Frontiers in Physiology 11/2014;
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    ABSTRACT: The carotid body (CB) plays a main role in the maintenance of the oxygen homeostasis. The hypoxic stimulation of the CB increases the chemosensory discharge, which in turn elicits reflex sympathetic, cardiovascular, and ventilatory adjustments. An exacerbate carotid chemosensory activity has been associated with human sympathetic-mediated diseases such as hypertension, insulin resistance, heart failure, and obstructive sleep apnea (OSA). Indeed, the CB chemosensory discharge becomes tonically hypereactive in experimental models of OSA and heart failure. Chronic intermittent hypoxia (CIH), a main feature of OSA, enhances CB chemosensory baseline discharges in normoxia and in response to hypoxia, inducing sympathetic overactivity and hypertension. Oxidative stress, increased levels of ET-1, Angiotensin II and pro-inflammatory cytokines, along with a reduced production of NO in the CB, have been associated with the enhanced carotid chemosensory activity. In this review, we will discuss new evidence supporting a main role for the CB chemoreceptor in the autonomic and cardiorespiratory alterations induced by intermittent hypoxia, as well as the molecular mechanisms involved in the CB chemosensory potentiation.
    Frontiers in Physiology 12/2014; 5.
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    ABSTRACT: The carotid body is a highly specialized chemoreceptive structure for the detection of and reaction to hypoxia, through induction of an increase in hypoxia inducible factor. As tissue hypoxia increases with aging and can have dramatic effects in respiratory depression induced by drug addiction, we investigated the carotid body in young and old healthy subjects in comparison with drug-addicted subjects, including the expression of the neurotransmitter galanin. Galanin expression was recently reported for neuronal-like cells of the human carotid body, and it is implicated in several functions in neurons. In particular, this includes the regulation of differentiation of neural stem cells, and participation in the development and plasticity of the nervous system. Using immunohistochemistry detection, we demonstrate that galanin expression in the human carotid body in healthy older subjects and drug-addicted subjects is significantly reduced in comparison with healthy young subjects. This demonstrates not only the effects of normal aging and senescence, but also in the drug-addicted subjects, this appears to be due to a disorganization of the chemo-sensory region. With both aging and drug addiction, this results in a physiological reduction in neuronal-like cells, coupled with interlobular and intralobular increases in connective tissue fibers. Consequently, in both aging and drug addiction, this reduction of neuronal-like cells and the regeneration suggest that the carotid body is losing its sensory capabilities, with the transmission of chemoreceptive signals dramatically and vitally reduced. The level of galanin expression would thus provide a signal for neurogenesis in young subjects, and for neurodegeneration in older and drug-addicted subjects.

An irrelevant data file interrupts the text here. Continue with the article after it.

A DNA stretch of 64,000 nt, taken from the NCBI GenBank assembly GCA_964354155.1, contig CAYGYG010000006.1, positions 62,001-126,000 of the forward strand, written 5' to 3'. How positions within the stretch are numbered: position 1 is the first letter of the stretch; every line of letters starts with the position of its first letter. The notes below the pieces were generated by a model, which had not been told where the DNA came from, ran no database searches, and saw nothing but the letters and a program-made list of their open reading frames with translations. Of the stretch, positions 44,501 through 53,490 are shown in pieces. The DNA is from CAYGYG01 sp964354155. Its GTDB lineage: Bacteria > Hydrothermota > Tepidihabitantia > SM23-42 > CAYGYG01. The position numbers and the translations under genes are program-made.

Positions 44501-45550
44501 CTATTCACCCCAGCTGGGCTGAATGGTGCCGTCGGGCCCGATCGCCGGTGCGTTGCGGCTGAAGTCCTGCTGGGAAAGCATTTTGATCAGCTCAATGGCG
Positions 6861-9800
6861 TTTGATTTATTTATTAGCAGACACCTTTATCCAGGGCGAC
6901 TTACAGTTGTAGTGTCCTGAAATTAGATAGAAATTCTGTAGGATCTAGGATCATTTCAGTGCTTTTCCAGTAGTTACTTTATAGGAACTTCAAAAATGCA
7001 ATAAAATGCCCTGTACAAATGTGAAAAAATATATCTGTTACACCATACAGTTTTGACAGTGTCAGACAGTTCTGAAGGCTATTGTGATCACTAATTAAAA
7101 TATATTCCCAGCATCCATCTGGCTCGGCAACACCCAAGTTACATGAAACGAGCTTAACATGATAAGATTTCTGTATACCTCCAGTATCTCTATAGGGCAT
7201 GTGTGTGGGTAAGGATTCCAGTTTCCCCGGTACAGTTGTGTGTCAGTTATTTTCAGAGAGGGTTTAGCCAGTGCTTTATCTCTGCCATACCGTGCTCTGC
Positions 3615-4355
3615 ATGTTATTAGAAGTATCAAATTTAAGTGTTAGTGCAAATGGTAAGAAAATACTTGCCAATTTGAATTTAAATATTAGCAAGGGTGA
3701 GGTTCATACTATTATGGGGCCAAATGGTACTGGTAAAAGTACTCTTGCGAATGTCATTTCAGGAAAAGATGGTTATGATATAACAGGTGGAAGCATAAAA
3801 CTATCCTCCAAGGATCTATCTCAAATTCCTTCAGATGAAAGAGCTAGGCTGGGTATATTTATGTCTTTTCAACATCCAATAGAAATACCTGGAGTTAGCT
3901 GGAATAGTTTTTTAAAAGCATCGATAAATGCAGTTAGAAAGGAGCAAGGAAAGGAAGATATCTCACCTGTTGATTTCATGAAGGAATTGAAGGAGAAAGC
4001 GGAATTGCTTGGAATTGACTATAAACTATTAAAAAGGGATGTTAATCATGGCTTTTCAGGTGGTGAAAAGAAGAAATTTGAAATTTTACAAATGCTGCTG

Frontiers in Physiology 10/2014; 5:427.


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May 20, 2014